Motorists who collide with large commercial trucks in Louisiana could suffer serious and sometimes fatal injuries. A new report from the Federal Motor Carrier Safety Administration has recorded a 10% increase in accidents with large trucks that involved injuries or deaths from 2016 to 2017. In 2017, 4,237 fatal truck crashes occurred, and another 344,000 accidents injured people. Despite this data, the Department of Transportation is reportedly taking steps to ease restrictions on hours of service rules, which could worsen the problem of truck driver fatigue.
Truck driver fatigue contributes to a portion of these wrecks. The National Transportation Safety Board considers it a major problem. Among fatal truck crashes, 83% happened between the hours of 6 p.m. and 6 a.m.
Current federal regulations state that long-haul drivers must take a 30-minute break within an eight-hour period behind the wheel. They also cannot exceed 11 hours on the road within a 14-hour on-duty period. Before starting another work day, they must have at least 10 consecutive hours of downtime. A representative for the American Trucking Association has expressed hope that the federal government will loosen these standards.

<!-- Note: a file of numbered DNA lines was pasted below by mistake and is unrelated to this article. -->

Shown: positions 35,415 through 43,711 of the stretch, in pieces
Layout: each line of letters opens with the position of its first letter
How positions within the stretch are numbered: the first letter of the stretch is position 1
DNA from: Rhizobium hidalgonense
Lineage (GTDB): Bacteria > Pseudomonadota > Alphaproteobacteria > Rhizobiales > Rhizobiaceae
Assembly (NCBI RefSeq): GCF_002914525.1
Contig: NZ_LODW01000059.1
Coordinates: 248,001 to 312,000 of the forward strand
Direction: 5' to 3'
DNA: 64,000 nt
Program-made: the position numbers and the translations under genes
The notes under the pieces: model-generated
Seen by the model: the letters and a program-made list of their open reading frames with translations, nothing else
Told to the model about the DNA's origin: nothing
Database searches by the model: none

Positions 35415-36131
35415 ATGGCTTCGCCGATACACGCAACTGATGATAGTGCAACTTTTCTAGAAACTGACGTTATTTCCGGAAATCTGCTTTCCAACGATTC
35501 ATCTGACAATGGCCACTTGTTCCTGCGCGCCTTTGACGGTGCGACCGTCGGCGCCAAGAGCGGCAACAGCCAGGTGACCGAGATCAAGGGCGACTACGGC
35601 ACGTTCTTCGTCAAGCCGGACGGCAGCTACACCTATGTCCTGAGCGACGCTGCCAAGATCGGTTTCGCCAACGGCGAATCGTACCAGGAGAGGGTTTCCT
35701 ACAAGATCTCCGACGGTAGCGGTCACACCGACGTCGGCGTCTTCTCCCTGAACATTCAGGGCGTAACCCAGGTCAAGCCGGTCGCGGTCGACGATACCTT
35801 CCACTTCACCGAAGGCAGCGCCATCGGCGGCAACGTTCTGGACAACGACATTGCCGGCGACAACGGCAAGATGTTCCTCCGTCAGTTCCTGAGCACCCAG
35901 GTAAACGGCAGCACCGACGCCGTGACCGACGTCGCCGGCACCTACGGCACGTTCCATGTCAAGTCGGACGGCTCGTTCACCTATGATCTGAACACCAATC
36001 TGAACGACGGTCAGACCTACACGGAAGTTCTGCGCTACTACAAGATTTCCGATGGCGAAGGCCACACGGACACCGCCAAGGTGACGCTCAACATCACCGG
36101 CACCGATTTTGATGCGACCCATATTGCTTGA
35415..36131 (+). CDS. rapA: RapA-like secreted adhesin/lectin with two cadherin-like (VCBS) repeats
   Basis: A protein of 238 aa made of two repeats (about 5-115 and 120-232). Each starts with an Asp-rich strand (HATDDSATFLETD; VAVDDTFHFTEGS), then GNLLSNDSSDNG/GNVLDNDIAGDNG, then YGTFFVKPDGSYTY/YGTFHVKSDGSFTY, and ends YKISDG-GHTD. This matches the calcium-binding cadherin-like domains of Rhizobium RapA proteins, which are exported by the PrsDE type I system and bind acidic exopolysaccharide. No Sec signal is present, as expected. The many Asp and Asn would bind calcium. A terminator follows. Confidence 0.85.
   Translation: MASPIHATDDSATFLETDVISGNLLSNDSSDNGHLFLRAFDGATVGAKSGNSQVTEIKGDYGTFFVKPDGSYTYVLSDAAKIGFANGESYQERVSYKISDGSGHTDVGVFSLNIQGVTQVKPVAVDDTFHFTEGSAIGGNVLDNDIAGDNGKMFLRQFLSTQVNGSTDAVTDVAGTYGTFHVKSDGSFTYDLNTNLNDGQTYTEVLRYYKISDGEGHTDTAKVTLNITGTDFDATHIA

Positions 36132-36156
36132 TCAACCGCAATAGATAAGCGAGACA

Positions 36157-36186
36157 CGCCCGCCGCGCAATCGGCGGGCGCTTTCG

Just as the trucking industry seeks to weaken safety rules, its insurers strive to limit their liability after accidents. Someone suffering in the aftermath of a truck accident might be vulnerable to attempts to avoid paying damages. An attorney could aid an individual who wants to pursue compensation for medical expenses and lost income. Legal representation might counteract attempts by an insurance company to settle the case quickly for an amount that does not sufficiently reflect the person's actual financial damages. An attorney could look for evidence of truck driver fatigue by speaking with witnesses or checking work logs. This information could strengthen accusations of negligence in an insurance claim or lawsuit.